As enterprise IT organizations continue to adopt green principles, they’ll take another look at technologies that reduce energy consumption and carbon emissions, both within the IT shop and across the business. Enterprises going green will give a nudge to technology markets such as collaboration, videoconferencing, thin-client systems, and data centre outsourcing. With the number of enterprises adopting green IT practices increasing, IT managers will take a hard look at technologies that can help their operations become more efficient and sustainable. Two technology markets – collaboration and visualization software – that are already soaring will get an additional boost from companies implementing a green IT initiative. Collaboration software like team workspaces, Web conferencing and other messaging and social computing tools for individuals and teams is a fast-rising priority for enterprise IT organizations. In 2007, a Forrester survey found that 15 per cent of enterprises in Europe and North America rated implementing a collaboration strategy as a critical priority, and another 34 per cent called it a priority. With enhanced collaboration and teleworking tools, enterprises can cut carbon emissions from employee commuting and reduce their office space footprint. The advent of green IT may provide afterburners to the virtualization market’s rocket ride. The consolidation of application workloads that results from server virtualization is widely recognized as a powerful impetus to green IT initiatives, offering users both operating (power) and capital expense reductions. Other technology markets that don’t have the same strong uptake as collaboration and virtualization may also get a boost from enterprise customers looking to green their IT operations. Videoconferencing has long been a stepchild of IT and communications systems. Expensive bandwidth, balky interfaces, and unsatisfactory user experiences have impeded adoption and use. Green IT may change this picture by introducing environmental responsibility as a new factor in a company’s consideration of videoconferencing systems. New HD-based conference room systems have dramatically upgraded the usability and overall experience of video communication, but the six-figure-per-room price tag of such equipment can be hard to justify. However, reduced travel costs can be substantial, as seen by Cisco, where company travel expenses were reduced by $240 million. The benefits of putting most PC processing power in a managed data centre environment, leaving only a keyboard, monitor, and virtual PC operating system at the desktop – known as thin-client systems – improves the manageability and security of distributed computing, ensuring, for example, that all users have the same software image. Despite the benefits, questions and resistance remain, and the standard "fat-client" desktop PC is still by far the choice of corporate IT. But in that same survey, another 20 per cent to 25 per cent of enterprise respondents were either planning to implement or were interested in thin-client alternatives. Environmental factors such as reduced power consumption and longer product life cycles were among the reasons that these users will take another look at thin-client options. Long envisioned by pundits as the ideal future state of corporate IT infrastructure, data centre outsourcing has never achieved adoption in line with its theoretical attractiveness. Our survey data from 2007 indicates that fewer than one in five corporate IT shops outsource data centre management or mainframe computing operations – and that a quarter of companies that do outsource plan to bring those services back in-house. But this meager adoption may get a lift from green IT. Activity aimed at making corporate data centres energy efficient has reached a fever pitch. For a number of companies, outsourcing part or all of their infrastructure will be the way to tap service providers that are much more energy efficient, thereby reducing energy costs and cutting carbon emissions. Companies taking a second look at data centre outsourcing will follow one – or a mixture – of three primary paths. The first is traditional outsourcing where companies offload their entire data centre infrastructure and personnel to an IT services provider. The second is colocation where companies put customer-owned IT equipment into data centre facilities that service providers. This is an option for companies that want to avoid the capital outlays associated with expanding, optimizing, or building new data centres. The third path is a new umbrella term – cloud computing – that encompasses both new data centre architectures and software-as-a-service (SaaS) business models. Outsourcing application workloads to such cloud computing centres will often give user companies the added fillip of tapping greener energy sources to power their computing services, reducing the carbon footprint of their IT operations. Christopher Mines is a senior vice-president with Forrester Research (www.forrester.com). His research focuses on how green IT will change the design, marketing and operation of IT systems.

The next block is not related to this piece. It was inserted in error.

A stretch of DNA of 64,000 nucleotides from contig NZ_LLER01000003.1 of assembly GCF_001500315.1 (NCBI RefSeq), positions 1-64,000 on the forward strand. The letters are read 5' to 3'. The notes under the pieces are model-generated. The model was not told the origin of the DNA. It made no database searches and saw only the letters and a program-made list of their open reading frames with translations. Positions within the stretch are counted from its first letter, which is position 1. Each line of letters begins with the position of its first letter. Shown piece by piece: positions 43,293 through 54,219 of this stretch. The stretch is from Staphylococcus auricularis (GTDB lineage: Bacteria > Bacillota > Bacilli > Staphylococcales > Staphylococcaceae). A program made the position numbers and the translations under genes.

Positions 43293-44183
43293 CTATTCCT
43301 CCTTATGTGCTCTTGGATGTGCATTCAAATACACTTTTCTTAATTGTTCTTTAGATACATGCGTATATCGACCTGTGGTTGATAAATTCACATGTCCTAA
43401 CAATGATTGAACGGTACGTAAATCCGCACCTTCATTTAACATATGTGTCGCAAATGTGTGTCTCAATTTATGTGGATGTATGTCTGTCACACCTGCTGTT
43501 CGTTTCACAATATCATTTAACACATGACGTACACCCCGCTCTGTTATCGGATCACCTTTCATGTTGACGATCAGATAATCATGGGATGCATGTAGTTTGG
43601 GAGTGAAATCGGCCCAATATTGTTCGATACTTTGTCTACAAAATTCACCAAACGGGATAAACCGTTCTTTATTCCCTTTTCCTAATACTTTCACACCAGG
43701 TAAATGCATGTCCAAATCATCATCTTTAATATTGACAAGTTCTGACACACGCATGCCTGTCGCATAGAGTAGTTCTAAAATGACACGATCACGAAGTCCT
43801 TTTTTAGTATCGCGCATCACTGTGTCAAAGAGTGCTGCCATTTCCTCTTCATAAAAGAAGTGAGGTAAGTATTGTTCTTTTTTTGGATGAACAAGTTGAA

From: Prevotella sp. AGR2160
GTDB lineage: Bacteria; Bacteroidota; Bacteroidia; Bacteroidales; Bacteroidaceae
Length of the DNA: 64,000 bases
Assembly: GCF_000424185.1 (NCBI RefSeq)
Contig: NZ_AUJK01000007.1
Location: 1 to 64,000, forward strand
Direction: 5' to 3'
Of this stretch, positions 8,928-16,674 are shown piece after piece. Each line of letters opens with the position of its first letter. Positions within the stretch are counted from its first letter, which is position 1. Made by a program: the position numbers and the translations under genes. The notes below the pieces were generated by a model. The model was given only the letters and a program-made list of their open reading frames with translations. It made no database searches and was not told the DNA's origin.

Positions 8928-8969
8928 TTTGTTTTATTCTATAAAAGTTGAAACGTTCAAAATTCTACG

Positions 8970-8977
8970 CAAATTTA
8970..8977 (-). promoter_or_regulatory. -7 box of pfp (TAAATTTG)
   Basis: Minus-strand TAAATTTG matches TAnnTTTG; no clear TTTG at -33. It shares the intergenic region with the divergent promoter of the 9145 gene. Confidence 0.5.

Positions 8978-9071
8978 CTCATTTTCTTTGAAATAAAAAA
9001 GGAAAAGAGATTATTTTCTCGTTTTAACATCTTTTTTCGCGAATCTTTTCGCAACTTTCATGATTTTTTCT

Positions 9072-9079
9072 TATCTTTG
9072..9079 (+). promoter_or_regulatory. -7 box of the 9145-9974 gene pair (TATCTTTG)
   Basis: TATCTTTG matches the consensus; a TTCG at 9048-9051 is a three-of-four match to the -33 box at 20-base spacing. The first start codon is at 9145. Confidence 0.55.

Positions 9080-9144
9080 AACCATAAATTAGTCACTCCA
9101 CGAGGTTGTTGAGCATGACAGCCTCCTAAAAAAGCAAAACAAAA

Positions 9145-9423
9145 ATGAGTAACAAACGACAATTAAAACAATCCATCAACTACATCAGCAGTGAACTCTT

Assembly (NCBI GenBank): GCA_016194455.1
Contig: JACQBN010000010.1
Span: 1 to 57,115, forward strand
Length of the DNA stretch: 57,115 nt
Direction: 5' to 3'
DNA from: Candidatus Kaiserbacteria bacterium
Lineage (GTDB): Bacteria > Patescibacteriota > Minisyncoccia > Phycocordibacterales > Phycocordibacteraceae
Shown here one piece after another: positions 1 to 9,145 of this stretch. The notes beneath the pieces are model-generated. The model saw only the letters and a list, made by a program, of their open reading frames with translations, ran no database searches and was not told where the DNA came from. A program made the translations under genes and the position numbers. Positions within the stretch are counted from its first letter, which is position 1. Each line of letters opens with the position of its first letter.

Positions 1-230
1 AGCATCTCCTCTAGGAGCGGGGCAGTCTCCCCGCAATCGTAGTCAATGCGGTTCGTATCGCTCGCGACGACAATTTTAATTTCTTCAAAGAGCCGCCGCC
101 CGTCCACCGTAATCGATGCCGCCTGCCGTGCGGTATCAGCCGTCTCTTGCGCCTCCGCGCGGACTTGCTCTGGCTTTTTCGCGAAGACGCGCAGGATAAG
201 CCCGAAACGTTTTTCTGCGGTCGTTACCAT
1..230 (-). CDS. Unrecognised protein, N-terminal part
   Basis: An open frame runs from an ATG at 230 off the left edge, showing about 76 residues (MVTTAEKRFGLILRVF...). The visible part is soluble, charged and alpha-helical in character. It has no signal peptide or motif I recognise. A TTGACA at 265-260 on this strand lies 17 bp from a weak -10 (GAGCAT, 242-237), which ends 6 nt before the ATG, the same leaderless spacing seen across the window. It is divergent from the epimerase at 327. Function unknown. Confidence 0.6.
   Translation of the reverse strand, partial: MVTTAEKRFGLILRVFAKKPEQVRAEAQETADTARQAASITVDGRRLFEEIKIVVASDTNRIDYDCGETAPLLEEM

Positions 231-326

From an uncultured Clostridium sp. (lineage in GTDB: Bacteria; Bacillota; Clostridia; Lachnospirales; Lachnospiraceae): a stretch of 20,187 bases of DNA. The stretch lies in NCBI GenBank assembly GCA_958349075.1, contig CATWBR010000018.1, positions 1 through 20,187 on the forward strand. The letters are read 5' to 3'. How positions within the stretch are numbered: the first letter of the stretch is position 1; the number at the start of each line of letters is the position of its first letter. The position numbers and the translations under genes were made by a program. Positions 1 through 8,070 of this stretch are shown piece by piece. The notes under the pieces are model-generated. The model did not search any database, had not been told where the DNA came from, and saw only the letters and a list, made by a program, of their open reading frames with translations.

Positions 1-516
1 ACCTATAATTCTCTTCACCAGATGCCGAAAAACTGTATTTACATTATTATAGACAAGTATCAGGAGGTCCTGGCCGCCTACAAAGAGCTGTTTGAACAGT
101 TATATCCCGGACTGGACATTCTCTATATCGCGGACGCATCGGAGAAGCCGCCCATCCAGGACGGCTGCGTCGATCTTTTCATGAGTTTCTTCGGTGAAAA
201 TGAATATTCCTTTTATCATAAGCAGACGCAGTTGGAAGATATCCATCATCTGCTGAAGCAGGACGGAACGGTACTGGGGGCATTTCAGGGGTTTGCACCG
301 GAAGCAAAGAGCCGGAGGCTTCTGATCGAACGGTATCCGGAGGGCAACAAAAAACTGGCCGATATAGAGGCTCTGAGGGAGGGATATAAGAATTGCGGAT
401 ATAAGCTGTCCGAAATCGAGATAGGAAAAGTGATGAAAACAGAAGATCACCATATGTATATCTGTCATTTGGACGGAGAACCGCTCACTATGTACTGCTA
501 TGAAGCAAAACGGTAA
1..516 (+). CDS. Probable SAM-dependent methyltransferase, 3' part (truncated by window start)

Advanced Design & Manufacturing (ADM) Canada
June 4-6, 2019
Western Manufacturing Technology Show
June 4-6, 2019
PDTA Canadian Conference
June 5-7, 2019
APMA Annual Conference & Exhibition 2019
June 12, 2019
Avnet IoT Workshop
June 16, 2019
Product Safety & Liability Prevention Seminar
August 7-8, 2019